Bayer creates Memorial for victims of forced labor at I.G. Farben

  • Memorial to strengthen Bayer’s culture of remembrance 
  • Installation designed by an interdisciplinary group of artists and designers from ART+COM Studios led by Professor Jussi Ängeslevä
Erinnerungsort für die Opfer von Zwangsarbeit bei der I.G. Farben

Place of Remembrance for the Victims of Forced Labour at I.G. Farben

Leverkusen, May 8, 2023 – Bayer has inaugurated a Memorial at its Headquarters in Leverkusen for the victims of forced labor at I.G. Farben during the Third Reich. The five-meter-tall Memorial honors the approximately 16,000 women and men from numerous occupied countries in Europe who were forced to work at the Lower Rhine production sites of I.G. Farben between 1940 and 1945. With the memorial, Bayer would like to make a further contribution in the struggle against intolerance, totalitarianism and hatred.

 

“Creating a Memorial for the victims of forced labor here at our Headquarters in Leverkusen is another step to acknowledge the injustices that were perpetrated during the Nazi era. We want to foster a visible culture of remembrance to the legacy of I.G. Farben,” explained former CEO Werner Baumann. Farbenfabriken vorm. Friedr. Bayer & Co was one of the founding members of I.G. Farben in 1925. Today’s Bayer AG emerged from I.G. Farben in 1952.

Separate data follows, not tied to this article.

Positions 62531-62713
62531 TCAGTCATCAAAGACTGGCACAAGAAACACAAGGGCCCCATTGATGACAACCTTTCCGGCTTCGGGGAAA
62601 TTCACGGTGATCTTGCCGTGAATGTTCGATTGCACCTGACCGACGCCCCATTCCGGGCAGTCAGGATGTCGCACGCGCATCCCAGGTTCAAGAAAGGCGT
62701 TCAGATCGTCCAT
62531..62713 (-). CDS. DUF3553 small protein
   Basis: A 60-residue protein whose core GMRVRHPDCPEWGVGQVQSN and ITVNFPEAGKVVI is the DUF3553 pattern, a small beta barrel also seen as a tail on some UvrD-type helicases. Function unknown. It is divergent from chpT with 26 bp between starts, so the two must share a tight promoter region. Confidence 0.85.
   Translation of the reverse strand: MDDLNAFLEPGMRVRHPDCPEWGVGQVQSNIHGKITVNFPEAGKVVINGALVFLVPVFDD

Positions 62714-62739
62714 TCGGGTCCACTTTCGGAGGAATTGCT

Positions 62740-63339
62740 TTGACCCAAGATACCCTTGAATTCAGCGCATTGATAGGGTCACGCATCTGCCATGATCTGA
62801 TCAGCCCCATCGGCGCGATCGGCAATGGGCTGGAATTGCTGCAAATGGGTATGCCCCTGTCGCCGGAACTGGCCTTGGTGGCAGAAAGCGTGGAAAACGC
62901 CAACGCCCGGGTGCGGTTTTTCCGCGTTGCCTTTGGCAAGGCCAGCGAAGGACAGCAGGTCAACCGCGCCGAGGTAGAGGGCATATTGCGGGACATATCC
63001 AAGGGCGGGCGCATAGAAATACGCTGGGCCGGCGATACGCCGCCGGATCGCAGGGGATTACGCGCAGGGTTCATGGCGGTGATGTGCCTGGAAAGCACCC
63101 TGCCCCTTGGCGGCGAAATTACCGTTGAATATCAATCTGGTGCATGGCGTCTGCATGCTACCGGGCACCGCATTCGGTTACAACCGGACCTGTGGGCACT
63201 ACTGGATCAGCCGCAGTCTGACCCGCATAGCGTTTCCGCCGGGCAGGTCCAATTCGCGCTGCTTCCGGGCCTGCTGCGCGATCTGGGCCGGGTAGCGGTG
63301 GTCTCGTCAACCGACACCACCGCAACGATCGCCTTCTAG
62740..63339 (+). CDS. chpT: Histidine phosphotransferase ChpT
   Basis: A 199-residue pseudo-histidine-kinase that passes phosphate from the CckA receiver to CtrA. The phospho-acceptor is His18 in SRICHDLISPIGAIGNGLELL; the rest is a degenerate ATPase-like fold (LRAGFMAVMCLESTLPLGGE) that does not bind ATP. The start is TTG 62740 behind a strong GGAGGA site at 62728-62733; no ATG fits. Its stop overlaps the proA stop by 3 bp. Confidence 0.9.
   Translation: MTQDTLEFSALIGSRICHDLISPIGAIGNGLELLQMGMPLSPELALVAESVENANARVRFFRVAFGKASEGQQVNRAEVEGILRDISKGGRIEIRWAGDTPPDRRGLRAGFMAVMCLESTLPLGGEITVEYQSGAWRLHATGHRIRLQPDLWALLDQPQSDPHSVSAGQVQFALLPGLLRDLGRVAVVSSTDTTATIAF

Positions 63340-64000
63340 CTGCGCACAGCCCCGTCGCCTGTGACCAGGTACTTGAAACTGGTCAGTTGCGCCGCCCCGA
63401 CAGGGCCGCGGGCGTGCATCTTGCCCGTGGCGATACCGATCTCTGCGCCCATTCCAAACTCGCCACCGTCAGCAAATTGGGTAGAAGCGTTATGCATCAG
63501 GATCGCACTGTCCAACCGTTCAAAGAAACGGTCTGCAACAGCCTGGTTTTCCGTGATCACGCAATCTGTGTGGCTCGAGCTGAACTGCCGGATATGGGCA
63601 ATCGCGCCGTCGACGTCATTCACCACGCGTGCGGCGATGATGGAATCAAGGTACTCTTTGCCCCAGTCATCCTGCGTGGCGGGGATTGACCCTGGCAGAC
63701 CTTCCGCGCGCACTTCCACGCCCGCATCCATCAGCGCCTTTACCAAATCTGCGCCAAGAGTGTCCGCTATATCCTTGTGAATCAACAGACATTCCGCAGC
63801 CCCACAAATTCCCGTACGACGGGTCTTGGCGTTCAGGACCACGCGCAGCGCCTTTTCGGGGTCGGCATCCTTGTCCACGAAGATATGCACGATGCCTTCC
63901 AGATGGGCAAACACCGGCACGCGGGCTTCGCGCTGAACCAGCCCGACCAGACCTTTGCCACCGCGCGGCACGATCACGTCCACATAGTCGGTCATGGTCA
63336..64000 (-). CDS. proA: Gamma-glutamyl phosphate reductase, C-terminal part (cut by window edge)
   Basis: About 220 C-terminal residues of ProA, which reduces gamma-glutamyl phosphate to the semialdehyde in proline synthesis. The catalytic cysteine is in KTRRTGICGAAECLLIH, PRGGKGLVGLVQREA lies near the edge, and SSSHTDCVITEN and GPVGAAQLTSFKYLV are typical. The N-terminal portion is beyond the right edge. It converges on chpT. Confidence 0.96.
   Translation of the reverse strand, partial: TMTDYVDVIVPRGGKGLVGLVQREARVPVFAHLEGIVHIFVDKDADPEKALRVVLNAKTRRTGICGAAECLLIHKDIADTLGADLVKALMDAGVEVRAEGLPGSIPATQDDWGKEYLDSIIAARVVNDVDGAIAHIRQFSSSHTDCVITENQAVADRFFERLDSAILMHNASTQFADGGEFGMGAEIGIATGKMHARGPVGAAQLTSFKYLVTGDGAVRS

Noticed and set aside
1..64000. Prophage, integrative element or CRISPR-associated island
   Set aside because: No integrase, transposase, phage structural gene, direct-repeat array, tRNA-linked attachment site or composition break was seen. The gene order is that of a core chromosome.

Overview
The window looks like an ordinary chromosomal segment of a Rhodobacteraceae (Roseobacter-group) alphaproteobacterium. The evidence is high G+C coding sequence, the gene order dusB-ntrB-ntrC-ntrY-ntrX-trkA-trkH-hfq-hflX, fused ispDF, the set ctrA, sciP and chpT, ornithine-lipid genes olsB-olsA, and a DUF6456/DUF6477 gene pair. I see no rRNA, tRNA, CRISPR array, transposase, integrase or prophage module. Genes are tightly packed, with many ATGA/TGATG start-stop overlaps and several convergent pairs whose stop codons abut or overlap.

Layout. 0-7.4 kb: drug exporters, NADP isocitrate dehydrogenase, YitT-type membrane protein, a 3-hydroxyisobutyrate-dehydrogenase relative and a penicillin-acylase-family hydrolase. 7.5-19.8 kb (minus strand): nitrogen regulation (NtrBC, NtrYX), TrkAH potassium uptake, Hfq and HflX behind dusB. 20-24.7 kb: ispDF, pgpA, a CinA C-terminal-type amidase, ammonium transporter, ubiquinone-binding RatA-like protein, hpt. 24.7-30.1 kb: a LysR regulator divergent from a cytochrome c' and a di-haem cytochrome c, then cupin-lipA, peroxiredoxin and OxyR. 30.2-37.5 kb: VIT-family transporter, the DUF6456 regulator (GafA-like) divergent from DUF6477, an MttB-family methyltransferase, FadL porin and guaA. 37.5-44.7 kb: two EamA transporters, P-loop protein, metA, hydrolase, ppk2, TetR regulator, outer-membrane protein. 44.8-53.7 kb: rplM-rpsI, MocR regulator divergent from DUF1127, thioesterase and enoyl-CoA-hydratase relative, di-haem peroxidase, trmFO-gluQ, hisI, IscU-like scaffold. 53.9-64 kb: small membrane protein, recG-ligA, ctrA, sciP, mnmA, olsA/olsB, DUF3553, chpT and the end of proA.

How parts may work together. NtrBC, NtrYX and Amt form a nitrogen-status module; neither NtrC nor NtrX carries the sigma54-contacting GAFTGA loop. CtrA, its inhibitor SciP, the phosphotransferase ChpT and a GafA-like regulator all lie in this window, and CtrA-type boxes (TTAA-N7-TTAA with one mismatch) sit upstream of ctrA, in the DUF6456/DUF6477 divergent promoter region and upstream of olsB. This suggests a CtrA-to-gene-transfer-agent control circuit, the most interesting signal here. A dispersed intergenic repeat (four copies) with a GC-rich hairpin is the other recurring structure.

The memorial was designed and built by an interdisciplinary group of artists and designers led by Professor Jussi Ängeslevä from Berlin-based ART+COM Studios. The five-meter-tall sculpture of wood, steel and living plants is an artistic interpretation of historic data from Bayer’s archive. It contains demographic data and individual statements about the victims of forced labor and will intentionally transform over time due to the forces of nature. In this way, it will enable an individual engagement with the past. The physical memorial is augmented by an app that helps decipher its unique form.

 

The recently established Hans and Berthold Finkelstein Foundation will likewise further consolidate the culture of remembrance at Bayer. It supports numerous independent research projects, in particular relating to the topic of forced labor at I.G. Farben.